When you are in the middle of an awful pain flare-up, do you ever get excited to jump on a treadmill and get some exercise? My guess is probably not. Though exercise might be the last thing on your mind when you are experiencing a pain flair-up, it should be an important part of a long-term pain management strategy. Research demonstrates that regular exercise can actually lessen the amount of pain you feel on an ongoing basis. At first glance, this sounds a bit counterintuitive; for example, if you have lower back pain, the very thought of doing a movement like a bend or twist can have you fearing more pain. Still, exercise helps with chronic pain for a number of reasons.
First, exercise can improve chronic pain by increasing body movement. Think of being in a long car ride – after a while, the lack of motion causes your joints to tense up. When you finally get out of the car, the initial stretch or bend can feel awkward or painful, but it starts to fade away as you move more. The same logic applies to chronic pain – your body has evolved to move, and exercise provides that movement.
Second, exercise helps to control weight-gain and thereby reduce chronic pain. Excess weight increases the pressure on our body and joints. Regular exercise can keep you at a healthy weight that does not exacerbate your pain.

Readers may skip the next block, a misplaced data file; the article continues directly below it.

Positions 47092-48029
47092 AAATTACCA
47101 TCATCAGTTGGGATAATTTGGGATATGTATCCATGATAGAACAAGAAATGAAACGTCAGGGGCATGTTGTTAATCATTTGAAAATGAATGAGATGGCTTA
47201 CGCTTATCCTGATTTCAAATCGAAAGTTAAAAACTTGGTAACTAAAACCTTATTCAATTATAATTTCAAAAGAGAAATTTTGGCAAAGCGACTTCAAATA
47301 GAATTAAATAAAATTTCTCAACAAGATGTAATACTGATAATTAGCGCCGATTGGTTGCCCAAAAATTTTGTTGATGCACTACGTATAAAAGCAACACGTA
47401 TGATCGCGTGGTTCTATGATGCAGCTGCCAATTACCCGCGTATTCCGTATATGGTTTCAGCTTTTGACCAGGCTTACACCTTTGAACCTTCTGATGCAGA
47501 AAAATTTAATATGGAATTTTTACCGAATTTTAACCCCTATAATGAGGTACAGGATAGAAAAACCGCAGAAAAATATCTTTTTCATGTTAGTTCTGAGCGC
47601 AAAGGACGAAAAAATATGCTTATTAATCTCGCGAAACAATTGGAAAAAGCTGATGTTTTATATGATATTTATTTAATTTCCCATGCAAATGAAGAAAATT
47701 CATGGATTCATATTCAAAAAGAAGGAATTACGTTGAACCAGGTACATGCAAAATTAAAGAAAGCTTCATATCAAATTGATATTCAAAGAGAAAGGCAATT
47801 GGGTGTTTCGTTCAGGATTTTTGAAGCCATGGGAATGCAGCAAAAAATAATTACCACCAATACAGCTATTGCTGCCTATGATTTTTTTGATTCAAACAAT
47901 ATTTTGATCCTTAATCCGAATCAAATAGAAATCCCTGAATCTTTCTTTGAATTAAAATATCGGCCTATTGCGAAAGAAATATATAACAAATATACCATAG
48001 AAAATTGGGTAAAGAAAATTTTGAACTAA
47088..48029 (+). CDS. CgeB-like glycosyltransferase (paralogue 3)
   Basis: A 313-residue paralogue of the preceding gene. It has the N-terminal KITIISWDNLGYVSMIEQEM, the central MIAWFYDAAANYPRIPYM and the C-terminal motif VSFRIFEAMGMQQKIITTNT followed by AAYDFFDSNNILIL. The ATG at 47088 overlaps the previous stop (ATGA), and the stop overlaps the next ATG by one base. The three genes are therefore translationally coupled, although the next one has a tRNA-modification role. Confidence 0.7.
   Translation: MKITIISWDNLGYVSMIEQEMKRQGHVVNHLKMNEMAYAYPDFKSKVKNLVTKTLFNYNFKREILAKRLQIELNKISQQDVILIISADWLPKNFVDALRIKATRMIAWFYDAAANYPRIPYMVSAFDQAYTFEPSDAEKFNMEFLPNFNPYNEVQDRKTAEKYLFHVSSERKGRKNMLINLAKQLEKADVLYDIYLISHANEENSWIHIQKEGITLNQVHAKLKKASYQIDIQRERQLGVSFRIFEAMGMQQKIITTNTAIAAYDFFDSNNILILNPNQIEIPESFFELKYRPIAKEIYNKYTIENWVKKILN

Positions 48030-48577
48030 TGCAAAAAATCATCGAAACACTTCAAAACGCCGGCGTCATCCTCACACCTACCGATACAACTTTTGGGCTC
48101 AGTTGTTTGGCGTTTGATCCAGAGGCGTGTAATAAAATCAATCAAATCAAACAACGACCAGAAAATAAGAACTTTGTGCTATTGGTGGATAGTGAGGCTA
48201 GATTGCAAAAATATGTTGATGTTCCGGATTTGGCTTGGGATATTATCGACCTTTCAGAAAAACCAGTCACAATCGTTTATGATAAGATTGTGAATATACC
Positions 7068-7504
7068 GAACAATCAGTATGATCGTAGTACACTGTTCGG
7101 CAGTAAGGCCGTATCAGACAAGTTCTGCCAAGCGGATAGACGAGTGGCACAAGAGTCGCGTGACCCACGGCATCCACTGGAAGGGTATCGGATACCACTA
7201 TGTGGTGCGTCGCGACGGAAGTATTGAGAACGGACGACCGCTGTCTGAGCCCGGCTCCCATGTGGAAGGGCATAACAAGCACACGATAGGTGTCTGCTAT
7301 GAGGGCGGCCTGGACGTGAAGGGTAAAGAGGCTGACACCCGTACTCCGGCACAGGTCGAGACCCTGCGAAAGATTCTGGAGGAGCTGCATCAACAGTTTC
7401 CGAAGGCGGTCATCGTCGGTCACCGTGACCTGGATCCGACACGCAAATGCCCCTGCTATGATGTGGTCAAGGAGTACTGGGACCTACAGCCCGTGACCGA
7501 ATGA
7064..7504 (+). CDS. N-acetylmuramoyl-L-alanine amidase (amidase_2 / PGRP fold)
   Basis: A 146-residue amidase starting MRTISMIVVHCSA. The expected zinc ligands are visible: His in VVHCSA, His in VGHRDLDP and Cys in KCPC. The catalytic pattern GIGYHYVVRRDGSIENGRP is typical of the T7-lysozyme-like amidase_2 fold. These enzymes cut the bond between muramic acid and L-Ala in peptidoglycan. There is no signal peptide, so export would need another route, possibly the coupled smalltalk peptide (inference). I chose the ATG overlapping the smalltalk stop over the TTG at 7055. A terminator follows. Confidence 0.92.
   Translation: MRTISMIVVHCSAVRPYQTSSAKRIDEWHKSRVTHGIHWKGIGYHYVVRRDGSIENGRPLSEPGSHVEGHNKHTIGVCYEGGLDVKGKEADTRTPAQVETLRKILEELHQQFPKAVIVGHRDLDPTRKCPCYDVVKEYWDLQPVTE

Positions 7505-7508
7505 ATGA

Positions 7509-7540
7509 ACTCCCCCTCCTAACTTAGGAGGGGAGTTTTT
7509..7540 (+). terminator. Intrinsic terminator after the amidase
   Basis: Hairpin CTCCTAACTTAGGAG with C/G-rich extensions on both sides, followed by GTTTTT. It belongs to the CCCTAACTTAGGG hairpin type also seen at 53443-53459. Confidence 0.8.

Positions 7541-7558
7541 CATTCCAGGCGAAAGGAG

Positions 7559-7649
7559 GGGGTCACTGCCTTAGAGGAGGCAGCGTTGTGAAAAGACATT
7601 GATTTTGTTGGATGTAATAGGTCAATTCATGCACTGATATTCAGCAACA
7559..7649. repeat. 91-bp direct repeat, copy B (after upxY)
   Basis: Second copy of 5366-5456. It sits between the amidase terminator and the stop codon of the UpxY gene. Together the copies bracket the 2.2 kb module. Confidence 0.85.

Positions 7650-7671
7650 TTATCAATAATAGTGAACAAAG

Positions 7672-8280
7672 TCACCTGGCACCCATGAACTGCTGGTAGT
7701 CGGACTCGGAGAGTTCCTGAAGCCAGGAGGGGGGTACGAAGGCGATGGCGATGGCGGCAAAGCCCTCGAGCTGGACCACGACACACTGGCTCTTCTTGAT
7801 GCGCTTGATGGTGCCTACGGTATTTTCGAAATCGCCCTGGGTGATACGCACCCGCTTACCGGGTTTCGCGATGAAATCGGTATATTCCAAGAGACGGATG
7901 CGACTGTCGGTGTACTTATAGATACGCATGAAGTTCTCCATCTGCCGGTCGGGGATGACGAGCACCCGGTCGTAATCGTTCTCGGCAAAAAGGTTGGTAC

Third, exercise increases muscle strength. Your muscles support your body; they support your bones and joints and help you do things like stand, bend, or lift. Strong muscles can help reduce the pressure on bones or joints that are at risk for pain flair-ups.
Finally, exercise can also affect your mood in ways that reduce pain. Exercise produces chemicals in your brain that improve mood and increase happiness. Exercise also increases focus. Being in a good mood helps you think more clearly, make better decisions, and manage situations that have the potential to become stressful. Avoiding stress helps avoid tension buildup in the muscles, and can thereby help to avoid a pain flair up.
It’s one thing to know the importance of exercise, but it’s also important to find exercises that are both fun and helpful for the type of chronic pain you have; we’ll explore that topic in another post. In the meantime, talk to your doctor or physical therapist about how you can incorporate exercise into your routine. You might be surprised to find an activity that improves your quality of life, decreases your pain, and provides a fun new way to get moving!
Mior, S. Exercise in the treatment of chronic pain. The Clinical Journal of Pain Dec 2001, 17(4 Suppl):S77-85.
WebMD. Exercise and Pain Relief. Retrieved from: http://www.webmd.com/pain-management/features/exercise-relief#2